Damon Short Sextet | Theater Critic's Choice | Chicago Reader

Damon Short Sextet 

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Drummer and composer Damon Short wrote the extended composition Zones for a 1979 graduate recital at Northern Illinois University and, he says, hasn't performed it since; now, as a 50th-birthday gift to himself, he's bringing it back, having made only a few changes in the score to reflect the instrumentation of his current band. Obviously I've never heard the piece, but I recommend it with confidence; listening to some of his recordings recently (in particular a 1994 limited-release CD called Airplay) reminded me of the virtues that are a constant in his work. As a player Short forgoes bold, oversize gestures for an accumulation of small details and subtle shadings--even at his most explosive, his sensitivity to timbre and balance remains central. His compositions reveal a grander musical presence, as the same traits reappear on a larger scale in the smart formal symmetries, the surprisingly lyrical thematic snippets that shape the mood of the piece and the thrust of the solos, and the complex, translucent textures achieved with a handful of instruments. The sextet's rhythm section includes Short (who also plays marimba), bassist Larry Kohut, and spiky, mercurial pianist Jim Baker; up front reedists Mitch Paliqa, Mark Tuttle, and Chuck Burdelik handle a total of ten instruments. In a strikingly different vein, Dave Onderdonk will perform a set of his introspective, often gorgeous solo guitar music to open this show, which marks the second anniversary of the Chicago Jazz Composers Collective's monthly concert series. Sunday, January 11, 2 PM, Green Mill, 4802 N. Broadway; 773-878-5552.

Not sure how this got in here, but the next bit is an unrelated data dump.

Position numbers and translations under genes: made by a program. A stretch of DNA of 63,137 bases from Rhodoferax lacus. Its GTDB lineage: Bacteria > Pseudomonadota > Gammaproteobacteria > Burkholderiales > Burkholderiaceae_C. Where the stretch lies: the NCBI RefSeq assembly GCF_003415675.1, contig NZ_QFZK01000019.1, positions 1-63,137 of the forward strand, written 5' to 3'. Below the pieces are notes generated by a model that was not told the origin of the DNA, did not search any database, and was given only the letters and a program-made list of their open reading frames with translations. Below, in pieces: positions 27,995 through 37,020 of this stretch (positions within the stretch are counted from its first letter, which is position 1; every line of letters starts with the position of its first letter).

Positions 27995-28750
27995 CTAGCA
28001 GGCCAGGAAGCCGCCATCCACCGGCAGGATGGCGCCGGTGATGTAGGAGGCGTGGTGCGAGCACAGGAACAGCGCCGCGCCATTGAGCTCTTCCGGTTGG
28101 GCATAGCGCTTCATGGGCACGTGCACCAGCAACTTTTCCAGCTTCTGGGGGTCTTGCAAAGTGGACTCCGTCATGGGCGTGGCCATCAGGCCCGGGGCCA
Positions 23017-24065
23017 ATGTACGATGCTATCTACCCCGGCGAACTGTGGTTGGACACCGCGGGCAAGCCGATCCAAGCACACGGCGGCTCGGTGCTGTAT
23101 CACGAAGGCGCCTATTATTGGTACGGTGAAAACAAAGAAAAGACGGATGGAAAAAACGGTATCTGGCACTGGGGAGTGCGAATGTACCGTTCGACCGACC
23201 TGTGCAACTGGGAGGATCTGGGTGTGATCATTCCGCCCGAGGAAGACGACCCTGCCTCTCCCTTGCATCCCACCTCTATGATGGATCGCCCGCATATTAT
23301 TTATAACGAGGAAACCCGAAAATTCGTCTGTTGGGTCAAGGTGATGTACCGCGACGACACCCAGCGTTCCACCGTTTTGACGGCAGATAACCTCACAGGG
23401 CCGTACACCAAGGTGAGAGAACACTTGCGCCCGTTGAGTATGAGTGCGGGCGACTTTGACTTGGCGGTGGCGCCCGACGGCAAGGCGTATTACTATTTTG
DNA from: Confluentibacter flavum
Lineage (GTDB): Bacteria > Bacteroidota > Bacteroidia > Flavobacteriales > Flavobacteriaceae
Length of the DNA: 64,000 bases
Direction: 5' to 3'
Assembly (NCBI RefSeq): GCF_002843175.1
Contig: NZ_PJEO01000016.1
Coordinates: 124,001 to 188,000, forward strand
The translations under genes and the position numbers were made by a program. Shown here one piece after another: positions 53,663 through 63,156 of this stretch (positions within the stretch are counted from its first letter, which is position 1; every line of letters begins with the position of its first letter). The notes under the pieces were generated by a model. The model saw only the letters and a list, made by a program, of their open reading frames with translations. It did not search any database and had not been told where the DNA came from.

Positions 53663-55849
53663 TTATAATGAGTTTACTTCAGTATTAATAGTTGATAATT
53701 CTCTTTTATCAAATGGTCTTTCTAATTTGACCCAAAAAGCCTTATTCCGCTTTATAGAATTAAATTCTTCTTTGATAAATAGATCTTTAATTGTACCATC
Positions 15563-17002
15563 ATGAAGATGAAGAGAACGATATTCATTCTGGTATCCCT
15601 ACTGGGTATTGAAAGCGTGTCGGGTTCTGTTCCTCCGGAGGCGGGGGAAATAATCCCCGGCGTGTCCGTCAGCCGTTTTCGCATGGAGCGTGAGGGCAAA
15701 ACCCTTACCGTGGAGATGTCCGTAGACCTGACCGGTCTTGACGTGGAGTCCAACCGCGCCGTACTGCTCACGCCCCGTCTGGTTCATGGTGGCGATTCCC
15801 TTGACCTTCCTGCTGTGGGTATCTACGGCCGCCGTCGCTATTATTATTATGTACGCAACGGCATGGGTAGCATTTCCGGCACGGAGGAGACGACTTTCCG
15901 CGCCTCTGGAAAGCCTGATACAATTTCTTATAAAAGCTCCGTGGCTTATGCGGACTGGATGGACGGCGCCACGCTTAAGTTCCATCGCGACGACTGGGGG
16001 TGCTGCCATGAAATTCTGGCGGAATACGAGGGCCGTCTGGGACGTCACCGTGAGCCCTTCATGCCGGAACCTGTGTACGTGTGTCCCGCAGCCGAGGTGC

Art accompanying story in printed newspaper (not available in this archive): photo/Michael Jackson.

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